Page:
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public health modeling

Face Coverings Could Save 130,000 American Lives from COVID-19 by March

Posted on by Dr. Francis Collins

Wearing a mask
Credit: Diane Baker

The coronavirus disease 2019 (COVID-19) pandemic has already claimed the lives of more than 230,000 Americans, the population of a mid-sized U.S. city. As we look ahead to winter and the coming flu season, the question weighing on the minds of most folks is: Can we pull together to contain the spread of this virus and limit its growing death toll?

I believe that we can, but only if each of us gets fully engaged with the public health recommendations. We need all Americans to do the right thing and wear a mask in public to protect themselves and their communities from spreading the virus. Driving home this point is a powerful new study that models just how critical this simple, low-cost step will be this winter and through the course of this pandemic [1].

Right now, it’s estimated that about half of Americans always wear a mask in public. According to the new study, published in Nature Medicine, if this incomplete rate of mask-wearing continues and social distancing guidelines are not adhered to, the total number of COVID-19 deaths in the United States could soar to more than 1 million by the end of February.

However, the model doesn’t accept that we’ll actually end up at this daunting number. It anticipates that once COVID mortality reaches a daily threshold of 8 deaths per 1 million citizens, U.S. states would re-instate limits on social and economic activity—as much of Europe is now doing. If so, the model predicts that by March, such state-sanctioned measures would cut the projected number of deaths in half to about 510,000—though that would still add another 280,000 lives lost to this devastating virus.

The authors, led by Christopher Murray, Institute of Health Metrics and Evaluations, University of Washington School of Medicine, Seattle, show that we can do better than that. But doing better will require action by all of us. If 95 percent of people in the U.S. began wearing masks in public right now, the death toll would drop by March from the projected 510,000 to about 380,000.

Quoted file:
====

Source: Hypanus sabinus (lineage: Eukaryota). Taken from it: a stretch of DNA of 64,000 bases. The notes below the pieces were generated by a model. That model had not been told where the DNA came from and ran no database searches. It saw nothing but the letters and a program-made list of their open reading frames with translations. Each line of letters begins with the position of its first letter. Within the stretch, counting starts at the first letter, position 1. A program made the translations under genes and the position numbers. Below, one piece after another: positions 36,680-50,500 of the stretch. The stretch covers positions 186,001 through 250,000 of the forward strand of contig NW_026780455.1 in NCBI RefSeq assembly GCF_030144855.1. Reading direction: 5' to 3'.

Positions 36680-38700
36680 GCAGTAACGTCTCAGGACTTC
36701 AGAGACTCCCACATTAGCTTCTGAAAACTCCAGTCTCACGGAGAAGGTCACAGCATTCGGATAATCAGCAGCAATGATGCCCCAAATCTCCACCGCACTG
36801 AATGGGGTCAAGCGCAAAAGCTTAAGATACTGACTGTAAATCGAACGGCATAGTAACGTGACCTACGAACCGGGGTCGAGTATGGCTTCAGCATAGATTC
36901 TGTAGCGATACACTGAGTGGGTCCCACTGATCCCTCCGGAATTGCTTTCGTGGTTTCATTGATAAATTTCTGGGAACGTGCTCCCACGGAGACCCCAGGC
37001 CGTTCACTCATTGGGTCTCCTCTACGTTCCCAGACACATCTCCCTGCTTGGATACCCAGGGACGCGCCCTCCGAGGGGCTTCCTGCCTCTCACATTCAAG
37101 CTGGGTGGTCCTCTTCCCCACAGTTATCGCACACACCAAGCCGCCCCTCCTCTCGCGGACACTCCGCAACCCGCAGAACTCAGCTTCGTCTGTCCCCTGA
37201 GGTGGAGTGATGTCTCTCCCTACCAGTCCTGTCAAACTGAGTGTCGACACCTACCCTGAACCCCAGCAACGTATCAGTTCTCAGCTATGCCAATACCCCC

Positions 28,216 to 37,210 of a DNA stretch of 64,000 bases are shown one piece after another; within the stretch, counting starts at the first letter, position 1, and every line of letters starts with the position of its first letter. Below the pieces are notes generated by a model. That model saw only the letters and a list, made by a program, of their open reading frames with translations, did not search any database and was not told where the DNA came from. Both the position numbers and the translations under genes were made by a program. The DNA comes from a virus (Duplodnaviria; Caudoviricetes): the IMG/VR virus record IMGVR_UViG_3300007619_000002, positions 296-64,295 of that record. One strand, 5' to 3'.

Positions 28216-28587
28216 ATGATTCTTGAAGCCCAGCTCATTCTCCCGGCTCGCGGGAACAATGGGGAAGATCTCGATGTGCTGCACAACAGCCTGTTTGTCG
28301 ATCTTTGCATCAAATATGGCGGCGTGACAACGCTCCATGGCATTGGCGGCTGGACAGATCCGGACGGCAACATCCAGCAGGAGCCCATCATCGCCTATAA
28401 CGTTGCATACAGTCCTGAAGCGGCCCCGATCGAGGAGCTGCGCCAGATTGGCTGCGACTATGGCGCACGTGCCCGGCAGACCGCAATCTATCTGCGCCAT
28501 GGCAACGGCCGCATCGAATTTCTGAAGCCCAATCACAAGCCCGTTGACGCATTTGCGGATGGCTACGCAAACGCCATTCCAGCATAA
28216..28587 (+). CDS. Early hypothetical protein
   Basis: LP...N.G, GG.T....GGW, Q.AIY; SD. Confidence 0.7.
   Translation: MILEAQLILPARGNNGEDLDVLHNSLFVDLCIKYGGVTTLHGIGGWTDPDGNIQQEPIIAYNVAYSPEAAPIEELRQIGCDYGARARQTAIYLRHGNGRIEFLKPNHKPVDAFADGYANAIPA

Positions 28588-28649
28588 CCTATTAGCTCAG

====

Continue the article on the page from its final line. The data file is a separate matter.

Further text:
In other words, if most Americans pulled together to do the right thing and wore a mask in public, this simple, selfless act would save more than 130,000 lives in the next few months alone. If mask-wearers increased to just 85 percent, the model predicts it would save about 96,000 lives across the country.

What’s important here aren’t the precise numbers. It’s the realization that, under any scenario, this pandemic is far from over, and, together, we have it within our power to shape what happens next. If more people make the decision to wear masks in public today, it could help to delay—or possibly even prevent—the need for future shutdowns. As such, the widespread use of face coverings has the potential to protect lives while also minimizing further damage to the economy and American livelihoods. It’s a point that NIH’s Anthony Fauci and colleagues presented quite well in a recent commentary in JAMA [2].

As we anxiously await the approved vaccines for COVID-19 and other advances in its prevention and treatment, the life-saving potential of face coverings simply can’t be overstated. I know that many people are tired of this message, and, unfortunately, mask-wearing has been tangled up in political perspectives at this time of deep divisions in our country.

But think about it in the same way you think about putting on your seat belt—a minor inconvenience that can save lives. I’m careful to wear a mask outside my home every time I’m out and about. But, ultimately, saving lives and livelihoods as we head into these winter months will require a collective effort from all of us.

To do so, each of us needs to follow these three W’s: Wear a mask. Watch your distance (stay 6 feet apart). Wash your hands often.

References:

[1] Modeling COVID-19 scenarios for the United States. IHME COVID-19 Forecasting Team. Nat Med. 2020 Oct 23.

[2] Preventing the spread of SARS-CoV-2 with masks and other “low-tech” interventions. Lerner AM, Folkers, GK, Fauci AS. JAMA. 2020 October 26.

Links:

Coronavirus (COVID-19) (NIH)

Institute for Health Metrics and Evaluations (University of Washington School of Medicine, Seattle)